Why? Parents are usually understandably protective of their children. Here are two options for such a situation. First, if you must post the child’s photograph on the “open” internet, then you’ll want to have a model release signed by the parent or guardian, because the child is a minor and can’t sign for themselves. Second option, if you’re posting this child’s photograph mostly for family and friends, then find a way to post the photograph in a more secure or secretive manner, and make certain that the parents know what you’re doing beforehand. You might do this by posting the photograph to a secure gallery (where a password is needed to see the gallery) or to a non-public page on your website (a page on your website that’s not linked to anything else and where someone has to be told that the web page is present/you have to send them the specific hyperlink), so that this page is less likely to be found. Again, if the parent objects, just take down the photographs and apologize.
Example 3: Model Photography
Situation: You take some extremely tasteless photographs of a model (paid or unpaid) in a neon green bikini and put them on your website.
Model Release Status: Cover your ass, get a release!
Why? You are publishing the photographs online. Perhaps later this model is trying to get a normal job and this image resurfaces, tarnishing her reputation. Also, how do you know she didn’t lie about her age (a person needs to be at least 18 years old to be a “consenting adult” in most places).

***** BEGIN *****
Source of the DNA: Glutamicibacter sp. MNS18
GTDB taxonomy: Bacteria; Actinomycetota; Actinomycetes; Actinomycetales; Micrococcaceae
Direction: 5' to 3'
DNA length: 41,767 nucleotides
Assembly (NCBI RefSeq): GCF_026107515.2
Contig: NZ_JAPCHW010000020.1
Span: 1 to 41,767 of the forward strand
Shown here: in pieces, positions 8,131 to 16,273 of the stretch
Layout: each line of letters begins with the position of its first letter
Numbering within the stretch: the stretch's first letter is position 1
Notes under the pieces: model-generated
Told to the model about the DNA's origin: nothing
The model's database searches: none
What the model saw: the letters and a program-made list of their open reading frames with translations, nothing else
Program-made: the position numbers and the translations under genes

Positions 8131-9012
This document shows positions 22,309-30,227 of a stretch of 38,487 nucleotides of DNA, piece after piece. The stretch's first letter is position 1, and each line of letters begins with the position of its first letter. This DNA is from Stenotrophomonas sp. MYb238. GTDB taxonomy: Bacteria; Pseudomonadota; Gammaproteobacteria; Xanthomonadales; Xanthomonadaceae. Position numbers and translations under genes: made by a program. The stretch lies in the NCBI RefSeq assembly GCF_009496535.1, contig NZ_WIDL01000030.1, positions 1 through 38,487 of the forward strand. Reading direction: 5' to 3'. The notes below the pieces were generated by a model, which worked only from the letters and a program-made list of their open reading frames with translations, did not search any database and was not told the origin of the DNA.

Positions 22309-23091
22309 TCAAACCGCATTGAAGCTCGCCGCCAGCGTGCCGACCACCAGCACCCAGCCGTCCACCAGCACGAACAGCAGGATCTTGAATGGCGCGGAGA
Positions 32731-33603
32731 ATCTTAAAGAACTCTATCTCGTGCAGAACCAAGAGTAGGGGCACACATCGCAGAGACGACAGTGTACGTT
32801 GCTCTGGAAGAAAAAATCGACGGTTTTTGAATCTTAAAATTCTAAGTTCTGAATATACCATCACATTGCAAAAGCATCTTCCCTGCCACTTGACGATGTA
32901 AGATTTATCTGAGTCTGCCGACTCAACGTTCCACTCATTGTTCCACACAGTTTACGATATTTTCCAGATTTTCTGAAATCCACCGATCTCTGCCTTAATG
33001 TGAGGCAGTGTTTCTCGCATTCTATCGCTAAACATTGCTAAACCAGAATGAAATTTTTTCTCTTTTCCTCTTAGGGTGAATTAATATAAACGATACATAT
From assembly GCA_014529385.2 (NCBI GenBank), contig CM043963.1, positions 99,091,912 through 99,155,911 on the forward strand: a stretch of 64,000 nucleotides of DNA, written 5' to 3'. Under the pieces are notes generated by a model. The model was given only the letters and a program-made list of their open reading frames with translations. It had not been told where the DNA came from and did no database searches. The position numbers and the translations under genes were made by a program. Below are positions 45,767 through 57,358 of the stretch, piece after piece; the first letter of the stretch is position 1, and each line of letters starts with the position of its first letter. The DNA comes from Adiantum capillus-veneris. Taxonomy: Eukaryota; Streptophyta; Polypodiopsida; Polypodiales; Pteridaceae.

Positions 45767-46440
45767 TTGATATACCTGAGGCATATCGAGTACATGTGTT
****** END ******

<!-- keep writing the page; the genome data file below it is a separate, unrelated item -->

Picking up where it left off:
Example 4: Wedding Photographer
Situation: You’re a portrait or wedding photographer and you’re paid to take a nice photo of the bride and groom, and then post the portrait on your website.
Model Release Status: Not always necessary, but just in case… get a release.
Why? First, you’re publishing the photograph to promote your portrait photography business. You were paid to take the photograph for a portrait, not for “advertising.” Second, let’s assume that you don’t get the model release, you post the photograph, and then the client complains. Is it worth it to your business reputation and the possibility of lost business? No. It’s easier to get the model release and then post the portrait, or to not post the portrait if you don’t have the release.
Example 5: Commercial Photography
Situation: You take a photograph of a friend in front of their parent’s home and then sell it to Starbucks for an ad.